The best of EcoWatch, right in your inbox. Sign up for our email newsletter!
Why Trump’s New Trophy Hunting Council Is a Disaster
By Elly Pepper
In early November—the same week the Trump administration announced its disastrous decision to allow elephant and lion trophy imports from Zimbabwe and Zambia—the administration decided to create an advisory committee, the International Wildlife Conservation Council (IWCC), to advise Trump on how to enhance trophy hunters' ability to hunt internationally.
Yup, that means the administration now has a council dedicated exclusively to promoting the killing of more imperiled species, like elephants and lions, for sport. The council's mandate includes counseling Trump on the economic, conservation, and anti-poaching benefits of trophy hunting, of which there are very few. Sadly, Trump doesn't want advice on the many drawbacks of trophy hunting.
The committee's duties are similarly biased. They include "educating" the public about trophy hunting; ensuring that federal programs support hunting; making it easier for U.S. citizens to import trophies; ending trophy import bans and suspensions (despite the fact our country heavily favors them, as shown recently), and using the pretext of "regulatory duplications" to eviscerate protections for foreign species under both the Endangered Species Act and the Convention on International Trade in Endangered Species (CITES) (even though the U.S. law and the global treaty do different things).
Many conservation groups—including Natural Resources Defense Council, World Wildlife Fund, Humane Society, Center for Biological Diversity, the Wildlife Conservation Society, and the International Fund for Animal Welfare—urged the administration to abandon this dangerous proposal. Many also urged the council to, at the very least, include members from the conservation community. Instead, the Department of Interior went ahead with this flawed idea.
Even more shocking, all but one of the 16 discretionary members the administration chose hunt foreign species that are subject to import permits, represent an organization that promotes hunting of such species, guide hunts for such species, or is a "celebrity hunter" who glorifies hunting of such species. Yes, I'm talking about people that head the NRA and Safari Club International. This insanely biased membership ensures that all committee decisions will benefit hunters at the expense of iconic species already on the brink.
Oh, did I mention that we, the public, will pay for these members to travel to Washington, D.C. twice a year for meetings?
The IWCC was created under a statute called the Federal Advisory Committee Act, which was promulgated to ensure that advice by the various advisory committees is "objective and accessible to the public." The law states that advisory committees must also be "essential," "in the public interest," "fairly balanced in terms of the points of view represented" and "not be inappropriately influenced by . . . any special interest." Clearly, the administration forgot to read the law when they formed this committee as it violates each and every requirement!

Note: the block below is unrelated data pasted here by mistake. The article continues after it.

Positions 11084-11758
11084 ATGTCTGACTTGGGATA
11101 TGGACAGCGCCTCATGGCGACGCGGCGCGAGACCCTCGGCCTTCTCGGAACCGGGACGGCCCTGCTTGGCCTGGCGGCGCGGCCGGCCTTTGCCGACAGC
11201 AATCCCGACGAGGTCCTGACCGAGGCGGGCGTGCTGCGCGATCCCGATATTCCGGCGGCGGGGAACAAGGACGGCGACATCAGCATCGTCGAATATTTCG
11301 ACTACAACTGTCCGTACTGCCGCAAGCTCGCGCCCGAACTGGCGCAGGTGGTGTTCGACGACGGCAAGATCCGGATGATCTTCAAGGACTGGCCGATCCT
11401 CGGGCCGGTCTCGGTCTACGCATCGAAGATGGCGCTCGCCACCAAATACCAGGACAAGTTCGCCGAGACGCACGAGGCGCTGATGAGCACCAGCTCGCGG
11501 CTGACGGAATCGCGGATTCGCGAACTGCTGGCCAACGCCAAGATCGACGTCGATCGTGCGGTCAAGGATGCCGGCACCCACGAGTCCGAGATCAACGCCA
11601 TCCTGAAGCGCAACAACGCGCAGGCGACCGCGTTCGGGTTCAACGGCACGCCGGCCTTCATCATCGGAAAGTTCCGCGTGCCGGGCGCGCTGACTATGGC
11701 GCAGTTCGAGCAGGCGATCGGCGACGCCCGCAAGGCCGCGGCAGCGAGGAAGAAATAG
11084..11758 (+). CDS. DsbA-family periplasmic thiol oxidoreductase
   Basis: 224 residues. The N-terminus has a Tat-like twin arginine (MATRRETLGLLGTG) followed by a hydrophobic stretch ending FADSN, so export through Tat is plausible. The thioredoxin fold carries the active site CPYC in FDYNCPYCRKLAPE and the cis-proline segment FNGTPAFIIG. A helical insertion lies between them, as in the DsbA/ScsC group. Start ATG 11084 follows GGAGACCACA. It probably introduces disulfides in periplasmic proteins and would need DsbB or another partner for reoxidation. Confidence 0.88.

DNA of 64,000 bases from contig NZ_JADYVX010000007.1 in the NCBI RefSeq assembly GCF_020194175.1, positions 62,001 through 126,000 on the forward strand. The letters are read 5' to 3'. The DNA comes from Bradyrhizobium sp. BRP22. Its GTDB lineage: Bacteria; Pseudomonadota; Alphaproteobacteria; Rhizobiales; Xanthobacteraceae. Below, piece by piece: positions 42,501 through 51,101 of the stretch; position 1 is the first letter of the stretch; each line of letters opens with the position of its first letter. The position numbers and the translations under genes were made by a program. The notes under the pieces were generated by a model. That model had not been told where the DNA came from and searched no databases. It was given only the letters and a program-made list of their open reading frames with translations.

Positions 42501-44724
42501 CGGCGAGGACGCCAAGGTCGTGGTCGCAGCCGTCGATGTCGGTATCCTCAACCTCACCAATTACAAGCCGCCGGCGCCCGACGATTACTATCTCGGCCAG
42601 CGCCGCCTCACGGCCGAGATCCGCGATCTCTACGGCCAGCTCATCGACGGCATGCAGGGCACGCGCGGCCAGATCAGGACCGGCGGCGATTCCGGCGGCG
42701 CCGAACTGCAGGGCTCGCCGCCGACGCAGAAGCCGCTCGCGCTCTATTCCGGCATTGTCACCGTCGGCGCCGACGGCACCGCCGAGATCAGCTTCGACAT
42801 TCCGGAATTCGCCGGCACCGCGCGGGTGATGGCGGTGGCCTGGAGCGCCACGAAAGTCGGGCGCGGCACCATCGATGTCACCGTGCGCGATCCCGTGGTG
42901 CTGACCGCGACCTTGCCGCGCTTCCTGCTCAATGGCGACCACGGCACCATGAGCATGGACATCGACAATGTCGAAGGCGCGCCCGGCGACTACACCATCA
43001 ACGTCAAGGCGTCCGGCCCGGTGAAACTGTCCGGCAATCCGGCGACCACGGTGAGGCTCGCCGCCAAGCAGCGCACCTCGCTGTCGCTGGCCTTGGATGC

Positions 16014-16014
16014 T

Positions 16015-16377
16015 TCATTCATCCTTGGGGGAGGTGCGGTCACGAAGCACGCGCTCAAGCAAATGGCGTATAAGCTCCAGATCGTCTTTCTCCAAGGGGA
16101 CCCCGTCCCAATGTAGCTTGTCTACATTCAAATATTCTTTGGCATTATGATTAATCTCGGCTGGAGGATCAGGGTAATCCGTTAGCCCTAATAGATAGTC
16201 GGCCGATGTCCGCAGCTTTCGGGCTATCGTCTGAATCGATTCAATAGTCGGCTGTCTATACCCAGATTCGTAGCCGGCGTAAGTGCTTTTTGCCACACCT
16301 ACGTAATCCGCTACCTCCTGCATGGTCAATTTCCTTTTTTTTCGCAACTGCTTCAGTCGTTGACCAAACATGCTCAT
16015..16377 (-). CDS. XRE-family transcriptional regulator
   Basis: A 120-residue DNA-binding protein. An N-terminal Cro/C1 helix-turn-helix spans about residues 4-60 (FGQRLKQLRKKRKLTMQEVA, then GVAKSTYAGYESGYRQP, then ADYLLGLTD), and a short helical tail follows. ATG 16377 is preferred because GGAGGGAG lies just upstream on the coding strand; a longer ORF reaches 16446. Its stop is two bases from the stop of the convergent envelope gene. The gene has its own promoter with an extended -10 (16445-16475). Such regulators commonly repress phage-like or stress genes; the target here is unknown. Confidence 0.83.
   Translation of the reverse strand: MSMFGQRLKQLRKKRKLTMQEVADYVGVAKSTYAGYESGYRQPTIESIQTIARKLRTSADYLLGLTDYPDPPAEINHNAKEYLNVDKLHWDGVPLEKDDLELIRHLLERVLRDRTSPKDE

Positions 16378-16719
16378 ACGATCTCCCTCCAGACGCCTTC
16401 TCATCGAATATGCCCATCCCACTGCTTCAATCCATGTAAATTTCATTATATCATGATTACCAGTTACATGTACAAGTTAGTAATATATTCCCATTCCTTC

The first meeting of this council was scheduled for March 16 from 9:30 a.m. to 4:30 p.m. While advance RSVP was required—the council is clearly trying to shield its actions from the public eye—we will keep everyone posted on what occurs.
Unfortunately, there's one thing we all know without attending: this council spells disaster for elephants, lions and other imperiled foreign species that we all treasure.
EcoWatch Daily Newsletter
By Jake Johnson
According to the new research, published in the journal Nature Communications, melting permafrost caused by accelerating Arctic warming would add close to $70 trillion to the overall economic impact of climate change if the planet warms by 3°C by 2100.
The New York City Council on Thursday overwhelmingly passed one of the most ambitious and innovative legislative packages ever considered by any major city to combat the existential threat of climate change.
Earth Day 2019 just passed, but planning has already begun for Earth Day 2020, and it's going to be a big deal.
Is your closet filled with clothes you don't wear (and probably don't like anymore)? Are you buying cheap and trendy clothing you only wear once or twice? What's up with all the excess? Shifting to a more Earth-conscious wardrobe can help simplify your life, as well as curb fast fashion's toll on people and the planet.